This post was originally written for Firezone’s blog. I never got a chance to publish it, but here it is!
I bet the last help center you visited was poorly written - lacking needed details, difficult to navigate, or just plain hard to understand.
For everyday products, I think good engineering and UX has taken its place. Software products rarely crash and buttons are where I expect them to be. Users also lose attention quickly. If I can’t intuit my way around a product, it’s going in the trash. That’s what I assume as a PM.
So, there’s few reasons to invest in the help center. They barely help with activation, retention, or other metrics companies measure. As a result, they often don’t get much love.
Technical documentation is something else.
Help center articles vs. docs. What’s the difference?
I’ve written hundreds of help center articles. I can confidently say, I’ve put far less effort into writing them than I have into Firezone’s docs.
The two are pretty different. In purpose, audience, and scope.
Help articles are for active users of a product. To troubleshoot issues, provide instructions on usage - like an FAQ. Users come with a specific question in mind, and value a quick in-and-out trip. Practically, help center articles don’t need to be as detailed.
Technical documentation, on the other hand, is aimed at developers, system administrators, and other technical users who need to understand the underlying workings. Products that need docs are meant to be understood deeply, integrated, automated, and extended.
Sometimes docs also aim to educate the user on the underlying technology and design choices made in building the product. A personal favorite is Fly.io.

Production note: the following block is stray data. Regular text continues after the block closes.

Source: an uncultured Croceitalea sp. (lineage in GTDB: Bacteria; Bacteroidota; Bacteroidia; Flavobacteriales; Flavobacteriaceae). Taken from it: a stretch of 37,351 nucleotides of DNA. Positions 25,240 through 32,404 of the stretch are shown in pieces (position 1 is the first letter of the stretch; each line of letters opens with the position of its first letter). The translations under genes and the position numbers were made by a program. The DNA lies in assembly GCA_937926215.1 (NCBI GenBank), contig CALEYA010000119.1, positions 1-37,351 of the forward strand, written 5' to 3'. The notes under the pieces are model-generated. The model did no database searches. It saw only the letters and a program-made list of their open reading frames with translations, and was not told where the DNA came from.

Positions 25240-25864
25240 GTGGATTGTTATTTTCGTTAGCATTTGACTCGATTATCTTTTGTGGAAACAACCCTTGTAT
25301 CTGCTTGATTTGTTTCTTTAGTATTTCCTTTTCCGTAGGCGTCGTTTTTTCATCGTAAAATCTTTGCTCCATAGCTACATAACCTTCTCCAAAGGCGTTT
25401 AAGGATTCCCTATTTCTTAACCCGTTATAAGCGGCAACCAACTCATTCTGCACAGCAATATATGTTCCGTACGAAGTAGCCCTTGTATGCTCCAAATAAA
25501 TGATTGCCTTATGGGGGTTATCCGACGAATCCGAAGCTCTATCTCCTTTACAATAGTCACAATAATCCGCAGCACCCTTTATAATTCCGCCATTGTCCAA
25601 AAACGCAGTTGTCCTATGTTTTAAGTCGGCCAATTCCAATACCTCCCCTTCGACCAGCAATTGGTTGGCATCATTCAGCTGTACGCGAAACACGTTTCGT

The following are my learnings from a year of writing docs.
Why invest in documentation?
Docs is product and UX
User manuals are exceedingly rare these days for products you use everyday. The products the require them are usually critical for business.
For us startup folk, it’s the building blocks of your software product, the critical apps that run your business, and your BEKANT Ikea standing desk.
When documentation needs to be consulted, it is as much part of the product as the UI, the features, and information architecture. After all, products are about solving problems and what good is a feature if you can’t figure out how to use it?
Docs is marketing
Marketing is about sending the right message to the right person at the right time.
So, who is the right person? Using Firezone as an example, it’s the admin or engineer that’s managing it. The one dealing with early morning complaints of “my internet isn’t working” and the one on the hook when something goes wrong.
Our docs are the first place they look after landing on our homepage. And for most, they spend much more time in this first visit on our docs, than they do on our main website.
With the docs, we want to showcase the functionality of our product concisely. We also want to show polish (as much as a small startup can), good UX, and build our credibility for the problem space.
Self serve support
We’ve deliberately built Firezone to be extensible. Adding your own custom reverse-proxy, swapping out the Postgres database, and integrating a rare IdP are just a few ways to do it.
As a result, users often run into configurations our docs don’t cover, or edge cases we don’t support. This is pretty common for open-source projects.
We found that being more detailed with our documentation results in less support requests. Inquiries almost immediately disappear for a topic once we create a doc for it.
We think it’s because there’s usually a significant amount of context to communicate in a support request. For most issues, it’s usually faster for users to look for the solution themselves and browse at their own pace.